2017 draft Libyan constitution

The 2017 draft Libyan constitution is a draft of a constitution for Libya prepared by the Constitution Drafting Assembly of 60 people elected from around Libya in the 2014 Libyan Constitutional Assembly election.[1]

BackgroundEdit

Following the overthrow of the Gaddafi government in the Libyan Civil War, the Libyan interim Constitutional Declaration was published by the Libyan National Transitional Council in August 2011, intended as a temporary constitution until a permanent one could be agreed upon.[2]

Constitution Drafting AssemblyEdit

The High National Election Commission (HNEC) organised the 2014 Libyan Constitutional Assembly election of 60 representatives in February 2014, 20 from each of the Tripolitania, Cyrenaica and Fezzan regions of Libya.[3][4][5] The group of 60 people became known as the Constituent Assembly of Libya or Constitution Drafting Assembly.[6]

Draft ConstitutionEdit

In July 2017, the Constitution Drafting Assembly voted by a two-thirds majority in favour of a final draft constitution. The draft constitution defines a presidential system of government, with strong powers given to the president.[6]

Presidential dominanceEdit

Article 100 provides for direct popular election of the president. Article 104(1) gives the president full power to choose a government. Article 113 gives the president to choose the prime minister arbitrarily without being constrained to members of parliament or to the political party with a parliamentary majority. Under Article 115, parliament requires a two-thirds majority to withdraw confidence from the government. Under Article 104(2), government policy is decided by the president, and implemented by the government. Zaid al-Ali interpreted Articles 67 and 109 to together "assume that it is parliament's responsibility to fall into line with the president".[1]

Wealth redistributionEdit

Zaid al-Ali interpreted Chapters 8 and 9 of the draft constitution to lead to concentration of wealth in the hands of the president, including the control of natural resources.[1]

Security servicesEdit

Zaid al-Ali judged the lack of definition of intelligence services or constraints on their activities in the draft constitution risked the creation of multiple intelligence agencies with no civilian oversight. He judged the definitions of military and police hierarchies to have "serious problems with the chain of command".[1]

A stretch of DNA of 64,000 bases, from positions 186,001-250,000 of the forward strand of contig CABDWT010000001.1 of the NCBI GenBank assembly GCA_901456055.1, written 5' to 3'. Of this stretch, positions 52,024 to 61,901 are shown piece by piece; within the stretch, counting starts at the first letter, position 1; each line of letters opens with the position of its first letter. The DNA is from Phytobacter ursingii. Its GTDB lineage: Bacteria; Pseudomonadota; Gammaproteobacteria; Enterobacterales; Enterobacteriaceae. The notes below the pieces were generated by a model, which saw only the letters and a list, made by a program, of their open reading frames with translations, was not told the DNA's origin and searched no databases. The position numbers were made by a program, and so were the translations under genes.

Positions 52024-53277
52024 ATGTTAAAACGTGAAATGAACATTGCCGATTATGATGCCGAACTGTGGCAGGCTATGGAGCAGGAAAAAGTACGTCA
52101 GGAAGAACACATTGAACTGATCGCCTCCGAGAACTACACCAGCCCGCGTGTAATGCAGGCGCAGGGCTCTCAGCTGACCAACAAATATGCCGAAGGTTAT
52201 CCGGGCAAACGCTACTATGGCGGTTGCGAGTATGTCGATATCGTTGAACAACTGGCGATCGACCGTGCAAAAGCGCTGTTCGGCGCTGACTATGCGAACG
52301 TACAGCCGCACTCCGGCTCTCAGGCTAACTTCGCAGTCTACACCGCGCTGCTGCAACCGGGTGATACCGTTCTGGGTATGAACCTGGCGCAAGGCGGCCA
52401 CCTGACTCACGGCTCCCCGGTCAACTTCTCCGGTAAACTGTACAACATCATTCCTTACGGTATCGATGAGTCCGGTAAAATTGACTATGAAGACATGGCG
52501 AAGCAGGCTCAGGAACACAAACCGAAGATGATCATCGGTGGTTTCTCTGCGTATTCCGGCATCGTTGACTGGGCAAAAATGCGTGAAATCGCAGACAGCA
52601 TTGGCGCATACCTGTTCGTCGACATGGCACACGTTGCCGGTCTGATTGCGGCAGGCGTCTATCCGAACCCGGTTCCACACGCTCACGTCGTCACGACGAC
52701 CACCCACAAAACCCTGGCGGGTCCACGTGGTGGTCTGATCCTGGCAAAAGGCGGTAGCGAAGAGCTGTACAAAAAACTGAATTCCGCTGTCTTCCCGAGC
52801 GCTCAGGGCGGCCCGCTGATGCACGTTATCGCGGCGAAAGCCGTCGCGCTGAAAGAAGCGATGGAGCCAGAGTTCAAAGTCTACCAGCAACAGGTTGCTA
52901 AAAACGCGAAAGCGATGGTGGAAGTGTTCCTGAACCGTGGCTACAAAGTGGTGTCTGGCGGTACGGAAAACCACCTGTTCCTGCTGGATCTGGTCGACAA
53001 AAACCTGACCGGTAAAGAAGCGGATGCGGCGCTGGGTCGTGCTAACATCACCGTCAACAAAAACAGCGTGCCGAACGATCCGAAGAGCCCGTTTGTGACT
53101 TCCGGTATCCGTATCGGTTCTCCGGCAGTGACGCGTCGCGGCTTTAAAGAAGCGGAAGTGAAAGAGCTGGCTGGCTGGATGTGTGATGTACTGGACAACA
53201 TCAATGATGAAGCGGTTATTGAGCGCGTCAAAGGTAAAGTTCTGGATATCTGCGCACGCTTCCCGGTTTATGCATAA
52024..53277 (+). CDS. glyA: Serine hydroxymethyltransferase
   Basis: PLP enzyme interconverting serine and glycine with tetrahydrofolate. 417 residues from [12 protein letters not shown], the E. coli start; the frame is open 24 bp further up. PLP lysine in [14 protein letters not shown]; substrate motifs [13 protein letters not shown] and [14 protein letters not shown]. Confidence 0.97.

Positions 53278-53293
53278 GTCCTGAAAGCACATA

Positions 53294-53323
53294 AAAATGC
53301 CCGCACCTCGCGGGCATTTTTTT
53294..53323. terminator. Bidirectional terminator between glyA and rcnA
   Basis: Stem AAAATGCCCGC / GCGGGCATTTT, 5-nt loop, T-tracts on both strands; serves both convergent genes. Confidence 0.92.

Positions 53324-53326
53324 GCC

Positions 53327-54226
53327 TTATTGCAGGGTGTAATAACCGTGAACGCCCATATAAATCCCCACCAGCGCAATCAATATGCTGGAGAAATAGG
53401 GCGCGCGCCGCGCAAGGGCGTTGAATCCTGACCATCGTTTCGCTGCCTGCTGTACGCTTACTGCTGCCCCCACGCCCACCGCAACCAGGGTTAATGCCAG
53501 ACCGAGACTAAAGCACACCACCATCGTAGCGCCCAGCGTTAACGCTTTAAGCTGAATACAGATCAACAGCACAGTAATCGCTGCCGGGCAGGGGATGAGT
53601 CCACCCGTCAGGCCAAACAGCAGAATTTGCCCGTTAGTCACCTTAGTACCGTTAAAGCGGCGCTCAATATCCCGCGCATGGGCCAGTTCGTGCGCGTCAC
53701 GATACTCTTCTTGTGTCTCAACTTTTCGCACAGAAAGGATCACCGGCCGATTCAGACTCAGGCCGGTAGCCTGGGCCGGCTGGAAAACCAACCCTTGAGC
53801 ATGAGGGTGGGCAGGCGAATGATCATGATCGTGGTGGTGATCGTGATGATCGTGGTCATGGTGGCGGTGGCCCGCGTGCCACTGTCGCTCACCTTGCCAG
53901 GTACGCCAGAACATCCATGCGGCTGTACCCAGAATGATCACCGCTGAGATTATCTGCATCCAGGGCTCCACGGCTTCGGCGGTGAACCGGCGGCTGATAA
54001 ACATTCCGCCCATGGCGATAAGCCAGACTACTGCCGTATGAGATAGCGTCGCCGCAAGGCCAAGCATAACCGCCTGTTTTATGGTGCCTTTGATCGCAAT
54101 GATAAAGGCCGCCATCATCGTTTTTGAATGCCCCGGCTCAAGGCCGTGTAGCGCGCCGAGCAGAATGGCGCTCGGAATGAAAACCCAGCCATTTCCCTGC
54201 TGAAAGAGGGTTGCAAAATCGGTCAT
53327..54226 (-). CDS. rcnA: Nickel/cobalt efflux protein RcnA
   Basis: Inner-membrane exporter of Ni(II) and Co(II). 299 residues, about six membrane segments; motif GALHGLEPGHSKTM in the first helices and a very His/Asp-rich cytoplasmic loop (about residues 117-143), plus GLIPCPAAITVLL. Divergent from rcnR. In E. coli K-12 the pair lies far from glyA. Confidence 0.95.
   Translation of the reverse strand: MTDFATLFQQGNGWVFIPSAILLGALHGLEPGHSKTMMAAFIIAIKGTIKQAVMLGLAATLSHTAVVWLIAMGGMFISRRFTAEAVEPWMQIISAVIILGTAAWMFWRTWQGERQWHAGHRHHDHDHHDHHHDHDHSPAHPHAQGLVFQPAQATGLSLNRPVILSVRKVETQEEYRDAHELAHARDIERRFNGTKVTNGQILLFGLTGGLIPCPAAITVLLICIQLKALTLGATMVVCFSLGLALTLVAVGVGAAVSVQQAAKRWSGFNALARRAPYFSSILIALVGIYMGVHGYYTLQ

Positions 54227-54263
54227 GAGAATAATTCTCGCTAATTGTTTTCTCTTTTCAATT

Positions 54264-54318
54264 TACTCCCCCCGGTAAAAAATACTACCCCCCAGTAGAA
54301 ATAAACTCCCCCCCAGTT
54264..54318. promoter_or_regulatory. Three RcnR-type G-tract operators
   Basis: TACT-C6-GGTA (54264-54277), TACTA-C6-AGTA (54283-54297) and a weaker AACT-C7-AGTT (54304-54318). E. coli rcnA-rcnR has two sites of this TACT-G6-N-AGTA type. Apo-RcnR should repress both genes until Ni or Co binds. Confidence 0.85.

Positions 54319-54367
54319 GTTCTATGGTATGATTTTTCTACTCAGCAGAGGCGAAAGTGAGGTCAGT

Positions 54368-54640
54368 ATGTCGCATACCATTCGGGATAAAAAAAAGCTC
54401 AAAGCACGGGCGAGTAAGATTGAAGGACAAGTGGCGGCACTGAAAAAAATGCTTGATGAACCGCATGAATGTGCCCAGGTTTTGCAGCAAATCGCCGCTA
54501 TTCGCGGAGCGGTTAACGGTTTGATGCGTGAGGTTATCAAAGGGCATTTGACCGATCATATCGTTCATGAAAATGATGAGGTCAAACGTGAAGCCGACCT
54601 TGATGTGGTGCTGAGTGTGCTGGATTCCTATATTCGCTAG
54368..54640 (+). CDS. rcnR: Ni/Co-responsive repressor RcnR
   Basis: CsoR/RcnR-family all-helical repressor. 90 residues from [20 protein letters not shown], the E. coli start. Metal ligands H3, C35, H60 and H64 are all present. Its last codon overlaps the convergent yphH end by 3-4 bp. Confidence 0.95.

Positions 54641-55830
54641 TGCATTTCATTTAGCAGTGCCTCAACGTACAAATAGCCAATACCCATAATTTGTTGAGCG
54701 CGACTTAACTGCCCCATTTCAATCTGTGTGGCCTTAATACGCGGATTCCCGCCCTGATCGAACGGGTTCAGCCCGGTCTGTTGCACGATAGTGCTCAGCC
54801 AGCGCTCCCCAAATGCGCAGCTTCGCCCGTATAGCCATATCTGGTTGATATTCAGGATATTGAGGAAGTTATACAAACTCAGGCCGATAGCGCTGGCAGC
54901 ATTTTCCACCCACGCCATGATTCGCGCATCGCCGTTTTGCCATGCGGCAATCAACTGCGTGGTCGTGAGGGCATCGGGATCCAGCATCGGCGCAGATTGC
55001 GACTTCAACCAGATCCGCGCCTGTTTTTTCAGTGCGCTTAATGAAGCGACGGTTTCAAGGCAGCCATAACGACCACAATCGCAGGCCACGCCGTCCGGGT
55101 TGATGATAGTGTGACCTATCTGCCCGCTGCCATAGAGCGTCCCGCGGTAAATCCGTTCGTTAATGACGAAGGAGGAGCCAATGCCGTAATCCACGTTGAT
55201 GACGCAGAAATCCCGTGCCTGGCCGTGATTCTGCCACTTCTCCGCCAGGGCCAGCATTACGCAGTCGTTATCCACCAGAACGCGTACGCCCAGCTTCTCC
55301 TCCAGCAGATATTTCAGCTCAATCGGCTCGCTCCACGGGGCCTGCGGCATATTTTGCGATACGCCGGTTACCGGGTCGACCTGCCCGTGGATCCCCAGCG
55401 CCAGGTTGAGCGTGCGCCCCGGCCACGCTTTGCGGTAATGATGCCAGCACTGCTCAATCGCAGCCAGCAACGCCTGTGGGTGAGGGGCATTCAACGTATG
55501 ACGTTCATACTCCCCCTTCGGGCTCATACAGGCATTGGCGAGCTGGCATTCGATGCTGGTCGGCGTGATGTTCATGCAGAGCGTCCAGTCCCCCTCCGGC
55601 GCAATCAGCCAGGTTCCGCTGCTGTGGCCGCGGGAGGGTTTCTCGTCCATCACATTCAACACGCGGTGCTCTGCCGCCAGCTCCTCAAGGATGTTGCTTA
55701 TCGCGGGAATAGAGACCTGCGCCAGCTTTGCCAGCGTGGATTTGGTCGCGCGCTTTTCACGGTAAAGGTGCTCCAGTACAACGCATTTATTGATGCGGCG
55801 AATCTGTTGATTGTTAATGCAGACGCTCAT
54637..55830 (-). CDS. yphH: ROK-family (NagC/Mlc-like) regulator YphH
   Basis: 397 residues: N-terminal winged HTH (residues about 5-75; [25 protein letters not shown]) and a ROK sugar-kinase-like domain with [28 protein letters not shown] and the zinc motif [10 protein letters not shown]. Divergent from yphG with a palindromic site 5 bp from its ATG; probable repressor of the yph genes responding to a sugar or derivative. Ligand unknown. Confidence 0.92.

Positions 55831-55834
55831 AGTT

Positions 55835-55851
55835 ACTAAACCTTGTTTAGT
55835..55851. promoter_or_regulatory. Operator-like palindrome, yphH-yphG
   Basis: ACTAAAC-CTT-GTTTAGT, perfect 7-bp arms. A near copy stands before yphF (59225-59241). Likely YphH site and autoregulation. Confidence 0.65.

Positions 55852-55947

States of emergencyEdit

Al-Ali viewed the 120-day limit on a state of emergency defined in the draft constitution as positive, "in keeping with [the] trend" of other post-2011 Arab constitutions. He expressed concern that parliament's approval is not required before a presidential declaration of a state of emergency comes into effect (as in the Iraqi constitution, as of 2017).[1]

JudiciaryEdit

Al-Ali judged the judiciary (in Articles including 118, 120, 125, 135 and 136) to be defined with a fair degree of independence from the president, but with a flaw in ambiguity regarding the membership and decision-making methods of the high judicial council.[1]

Human rightsEdit

Al-Ali viewed the human rights elements of the draft constitution to lack details of how they would be enforced in courts in practice. He commended the "limitations clause" in Article 65, which limits state authorities from restricting any of the human rights declared in the constitution unless the restriction is "necessary, clear, limited, and proportional with the restrictions' objectives". According to al-Ali, only two other Arab countries at the time had this limitation (Tunisia, Article 49, and Yemen's draft constitution).[1]

ElectionsEdit

Article 157 of the draft constitution states that the HNEC is responsible for organising elections.[7]

Support and oppositionEdit

The Constitution Drafting Assembly (CDA) presented the draft to the House of Representatives (HoR) for endorsement. In February 2018, the HoR rejected the CDA's draft constitution and called instead to develop an amendment of the 1951 Constitution of the Kingdom of Libya. Earlier in February 2018, a legal case against the validity of the draft constitution proceeded to a hearing by the Supreme Court, which dismissed lower courts' decisions against the draft.[8]


ReferencesEdit

  1. ^ a b c d e f g al-Ali, Zaid (4 October 2017). "Libya's final draft constitution: A contextual analysis" (PDF). Constitutionnet. Archived (PDF) from the original on 21 January 2020. Retrieved 21 January 2020.
  2. ^ NTC Announces Constitutional Declaration Archived 10 March 2012 at the Wayback Machine
  3. ^ "Constitutional assembly candidates being registered". Libya Herald. 21 October 2013. Archived from the original on 22 October 2013. Retrieved 24 December 2013.
  4. ^ Elumami, Ahmed (21 February 2014). "Election re-runs next Wednesday says Elabbar". Libya Herald. Archived from the original on 21 February 2014. Retrieved 1 April 2014.
  5. ^ Elumami, Ahmed (2 March 2014). "HNEC announces results for Constitutional Committee elections". Libya Herald. Archived from the original on 10 March 2014. Retrieved 3 March 2014.
  6. ^ a b al-Ali, Zaid (4 October 2017). "Libya's final draft constitution: A contextual analysis (introduction)". Constitutionnet. Archived from the original on 21 January 2020. Retrieved 21 January 2020.
  7. ^ "Project Document – Libya – Local Elections" (PDF). United Nations Development Programme. 4 February 2019. Archived (PDF) from the original on 1 May 2019. Retrieved 1 May 2019.
  8. ^ Mahmoud, Khalid (21 February 2018). "Libya: MPs Refuse to Recognize the Constitution Drafting Assembly". Asharq Al-Awsat. Archived from the original on 20 January 2020. Retrieved 21 January 2020.